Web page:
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What Does a Literary Agent Do?

Whether you’ve just started writing the next great novel or have finished a collection of short stories or a nonfiction piece, you’ve probably heard you need to work with a literary agent to get published. If you want to take the traditional publishing route, this is mostly true.

Few publishing companies accept unsolicited manuscripts. This means you will need a literary agent to get you in the door and represent your interests with publishers.

Literary Agent 101

Basically, a literary agent is your professional representation. He or she is your liaison and intermediary to publishing companies, filmmakers, theatrical organizations, and any other parties that publish, invest in, or use your written work.

Your agent will help you negotiate a decent book contract. In return, you will need to pay him or her a fee of anywhere from 10% to 20% of your advance and royalties. If your royalty rate is 15% of your book’s sale price, for example, and your agent’s rate is also 15%, your net royalty payment will be 12.75%, with 2.25% going to your agent.

A good literary agent can negotiate many different types of contracts for you, including book publishing rights, foreign rights, audiobook rights, eBook rights, film adaptations, etc. He or she will help you from both a business and a creative perspective, managing the following:

  • Keeping track of publishers’ submission requirements

  • Assembling query letters and book proposals for publishing companies

  • Reviewing your manuscript

  • Offering editing suggestions and feedback about your work

  • Getting publishing companies to look at your manuscript

  • Landing and negotiating a publishing contract

  • Liaising with your publisher to arrange speaking engagements and book signings

  • Facilitating licensing agreements

  • Keeping track of your royalty statements and performing other logistical tasks

The Upside to Working with a Literary Agent

1. Working with a literary agent can help you focus on writing. You won’t need to worry about pitching your book and then making endless business decisions. Instead, you can mostly leave the process in your agent’s hands while you move on to writing your next manuscript.

2. A literary agent will aim to land you the best publishing deal possible. Your agent gets paid only when you do, and only as a percentage of your earnings, so negotiating high payments for you is in the agent’s best interest.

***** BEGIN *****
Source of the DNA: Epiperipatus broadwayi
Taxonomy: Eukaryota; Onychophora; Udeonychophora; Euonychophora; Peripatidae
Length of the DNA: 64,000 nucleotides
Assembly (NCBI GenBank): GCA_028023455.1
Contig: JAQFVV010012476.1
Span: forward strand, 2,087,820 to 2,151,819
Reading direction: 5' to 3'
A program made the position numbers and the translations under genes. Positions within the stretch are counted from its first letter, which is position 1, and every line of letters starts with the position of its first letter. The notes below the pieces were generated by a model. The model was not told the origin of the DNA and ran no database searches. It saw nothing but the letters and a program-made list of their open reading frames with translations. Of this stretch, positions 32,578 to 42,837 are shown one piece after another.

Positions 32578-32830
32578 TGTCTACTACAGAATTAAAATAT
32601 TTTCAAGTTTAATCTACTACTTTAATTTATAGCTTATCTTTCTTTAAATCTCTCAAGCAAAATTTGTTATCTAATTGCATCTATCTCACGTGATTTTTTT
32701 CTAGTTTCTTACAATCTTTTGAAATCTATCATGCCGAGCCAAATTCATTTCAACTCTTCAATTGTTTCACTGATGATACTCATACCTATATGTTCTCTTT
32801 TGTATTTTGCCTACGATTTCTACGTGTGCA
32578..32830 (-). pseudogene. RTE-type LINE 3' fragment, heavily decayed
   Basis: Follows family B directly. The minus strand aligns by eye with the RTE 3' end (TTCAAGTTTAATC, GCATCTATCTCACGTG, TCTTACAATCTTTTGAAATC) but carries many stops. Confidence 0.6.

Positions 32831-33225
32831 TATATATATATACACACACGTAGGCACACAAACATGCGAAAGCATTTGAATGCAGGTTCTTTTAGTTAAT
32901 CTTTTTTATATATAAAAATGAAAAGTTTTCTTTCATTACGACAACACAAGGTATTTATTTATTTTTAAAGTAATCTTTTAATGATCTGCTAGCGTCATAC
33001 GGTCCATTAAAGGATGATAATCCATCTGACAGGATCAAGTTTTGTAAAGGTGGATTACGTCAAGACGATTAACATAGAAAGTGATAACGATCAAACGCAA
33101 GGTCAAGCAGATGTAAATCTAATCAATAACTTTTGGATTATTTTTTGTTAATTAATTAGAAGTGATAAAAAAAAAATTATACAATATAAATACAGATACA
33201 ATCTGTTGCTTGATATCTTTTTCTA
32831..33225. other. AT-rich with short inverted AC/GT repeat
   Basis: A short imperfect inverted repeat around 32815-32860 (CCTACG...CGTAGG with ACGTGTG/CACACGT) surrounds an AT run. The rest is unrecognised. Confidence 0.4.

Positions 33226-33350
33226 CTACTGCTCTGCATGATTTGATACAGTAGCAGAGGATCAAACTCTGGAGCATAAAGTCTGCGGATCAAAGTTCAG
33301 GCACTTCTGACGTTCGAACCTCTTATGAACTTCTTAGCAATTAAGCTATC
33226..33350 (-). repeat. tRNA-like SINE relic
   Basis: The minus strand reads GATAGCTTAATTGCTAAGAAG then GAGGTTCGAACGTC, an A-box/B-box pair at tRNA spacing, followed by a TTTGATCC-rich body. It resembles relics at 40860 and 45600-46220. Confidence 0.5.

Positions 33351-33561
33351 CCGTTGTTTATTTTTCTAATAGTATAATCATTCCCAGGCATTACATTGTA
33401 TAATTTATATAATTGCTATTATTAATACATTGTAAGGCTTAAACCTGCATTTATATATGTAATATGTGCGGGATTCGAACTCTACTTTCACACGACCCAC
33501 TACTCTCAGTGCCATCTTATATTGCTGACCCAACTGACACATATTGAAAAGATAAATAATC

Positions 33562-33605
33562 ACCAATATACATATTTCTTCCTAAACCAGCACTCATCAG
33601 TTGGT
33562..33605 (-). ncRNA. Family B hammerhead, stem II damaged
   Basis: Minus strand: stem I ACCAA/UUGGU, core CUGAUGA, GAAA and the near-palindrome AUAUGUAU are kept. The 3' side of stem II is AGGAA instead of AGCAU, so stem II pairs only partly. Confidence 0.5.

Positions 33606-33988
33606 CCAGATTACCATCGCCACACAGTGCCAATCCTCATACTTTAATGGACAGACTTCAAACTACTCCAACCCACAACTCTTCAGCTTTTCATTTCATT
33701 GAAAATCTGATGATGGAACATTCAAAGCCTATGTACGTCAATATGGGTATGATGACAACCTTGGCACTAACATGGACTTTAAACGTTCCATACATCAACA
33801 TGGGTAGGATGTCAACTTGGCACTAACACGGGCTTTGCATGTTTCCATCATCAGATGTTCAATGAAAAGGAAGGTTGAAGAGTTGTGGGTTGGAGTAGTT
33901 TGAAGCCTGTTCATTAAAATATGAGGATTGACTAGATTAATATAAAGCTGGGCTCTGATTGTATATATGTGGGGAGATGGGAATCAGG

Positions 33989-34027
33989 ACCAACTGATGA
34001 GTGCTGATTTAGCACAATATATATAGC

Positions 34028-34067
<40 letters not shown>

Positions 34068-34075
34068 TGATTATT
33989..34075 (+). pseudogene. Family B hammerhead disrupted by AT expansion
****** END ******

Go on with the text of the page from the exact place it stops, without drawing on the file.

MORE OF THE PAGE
3. Agents know the literary market and can advise you on what types of manuscripts publishers are looking for. After you’re published, your agent can help you plan a successful book tour, can hire a publicist, and can offer career advice. Since your agent is paid from your book sales, like you, he or she is motivated to help you sell as many books as possible.

The Downside to Working with a Literary Agent

A great literary agent is invaluable and essential to your traditional publishing career. However, if your literary agent turns out to be inexperienced, self-interested, or even a fraud, you could find your writing aspirations quickly grinding to a halt.

To avoid jumping into business with the wrong partner, do your research. Make sure the agent you’re considering working with is a member of the US Association of Authors’ Representatives (AAR), the UK Association of Authors' Agents (AAA), the Australian Literary Agents’ Association (ALAA), or a similar reputable organization in your country.

One red flag would be if an agent tries to charge you any money upfront. Your literary agent is paid only when you receive payments from your publisher, never before! Also be wary of agents who charge what they might call a “reader’s fee” to review your query letter and submission.

Trust your gut. If something seems off about an agent’s website or way or operating, move on to your next option.

Another minor consideration is that finding and working with an agent takes longer than either self-publishing, which we discuss below, or submitting your material to publishers directly. Your agent will need time to prepare and submit book proposals and query letters to publishers on your behalf. Then, there will be a wait time while he or she negotiates and finalizes your contract. However, because a majority of publishers require that you submit through an agent, this wait time is generally unavoidable in traditional publishing.

Self-Publishing as an Alternative

If you’re not keen on working with an agent, are looking to get your book to the market faster than is possible with traditional publishing, and are motivated and not intimidated by having to learn the ropes, you may want to consider self-publishing your book.

Depending on which platform you sell through, you could keep up to 70% of profits from your book sales, and you would have more control over the content, the launch, and the marketing of your book.

To ensure the quality of your book and expand its reach, explore our list of resources for self-published authors, where you can learn more about investing in editing services and getting help with marketing.

Getting Started with a Query Letter

If you decide you do want to work with a literary agent and pursue traditional publishing, we can help!

Our team can craft the perfect query letter to hook agents (or publishers), provide a list of targeted agents for your manuscript, and create supplemental materials agents might request, such as synopses and chapter outlines.



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